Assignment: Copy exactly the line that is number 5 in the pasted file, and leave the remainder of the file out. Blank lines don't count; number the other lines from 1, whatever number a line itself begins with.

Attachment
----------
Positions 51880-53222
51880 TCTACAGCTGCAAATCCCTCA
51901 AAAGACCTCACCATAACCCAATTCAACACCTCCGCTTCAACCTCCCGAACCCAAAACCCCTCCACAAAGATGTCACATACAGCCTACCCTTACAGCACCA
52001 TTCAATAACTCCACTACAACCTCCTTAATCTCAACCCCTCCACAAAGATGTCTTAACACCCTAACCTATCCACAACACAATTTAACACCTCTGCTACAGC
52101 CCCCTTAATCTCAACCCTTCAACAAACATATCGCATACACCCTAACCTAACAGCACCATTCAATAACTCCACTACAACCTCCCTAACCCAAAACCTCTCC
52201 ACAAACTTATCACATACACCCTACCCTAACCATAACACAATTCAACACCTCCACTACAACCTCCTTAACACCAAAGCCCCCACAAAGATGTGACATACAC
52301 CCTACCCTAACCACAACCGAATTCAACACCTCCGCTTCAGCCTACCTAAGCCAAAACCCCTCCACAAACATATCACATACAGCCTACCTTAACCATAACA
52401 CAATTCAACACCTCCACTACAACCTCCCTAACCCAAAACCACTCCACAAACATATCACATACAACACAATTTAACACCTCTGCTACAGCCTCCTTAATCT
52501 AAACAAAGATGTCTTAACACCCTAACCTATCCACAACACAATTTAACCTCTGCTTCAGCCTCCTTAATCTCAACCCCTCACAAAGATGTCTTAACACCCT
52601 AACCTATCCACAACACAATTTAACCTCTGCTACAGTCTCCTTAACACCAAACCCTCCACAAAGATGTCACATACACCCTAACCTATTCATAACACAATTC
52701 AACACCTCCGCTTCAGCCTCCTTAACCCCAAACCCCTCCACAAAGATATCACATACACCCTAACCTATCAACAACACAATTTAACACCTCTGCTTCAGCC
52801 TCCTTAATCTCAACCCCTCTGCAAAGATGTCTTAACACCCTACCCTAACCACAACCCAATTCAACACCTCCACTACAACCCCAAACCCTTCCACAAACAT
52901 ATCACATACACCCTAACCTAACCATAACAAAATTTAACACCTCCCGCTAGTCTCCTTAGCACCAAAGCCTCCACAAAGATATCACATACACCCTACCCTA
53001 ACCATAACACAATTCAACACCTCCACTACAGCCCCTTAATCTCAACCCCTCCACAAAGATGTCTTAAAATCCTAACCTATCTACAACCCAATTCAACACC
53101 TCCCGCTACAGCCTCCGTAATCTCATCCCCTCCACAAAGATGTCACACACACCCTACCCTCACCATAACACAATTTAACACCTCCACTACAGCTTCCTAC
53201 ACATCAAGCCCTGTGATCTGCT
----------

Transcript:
52101 CCCCTTAATCTCAACCCTTCAACAAACATATCGCATACACCCTAACCTAACAGCACCATTCAATAACTCCACTACAACCTCCCTAACCCAAAACCTCTCC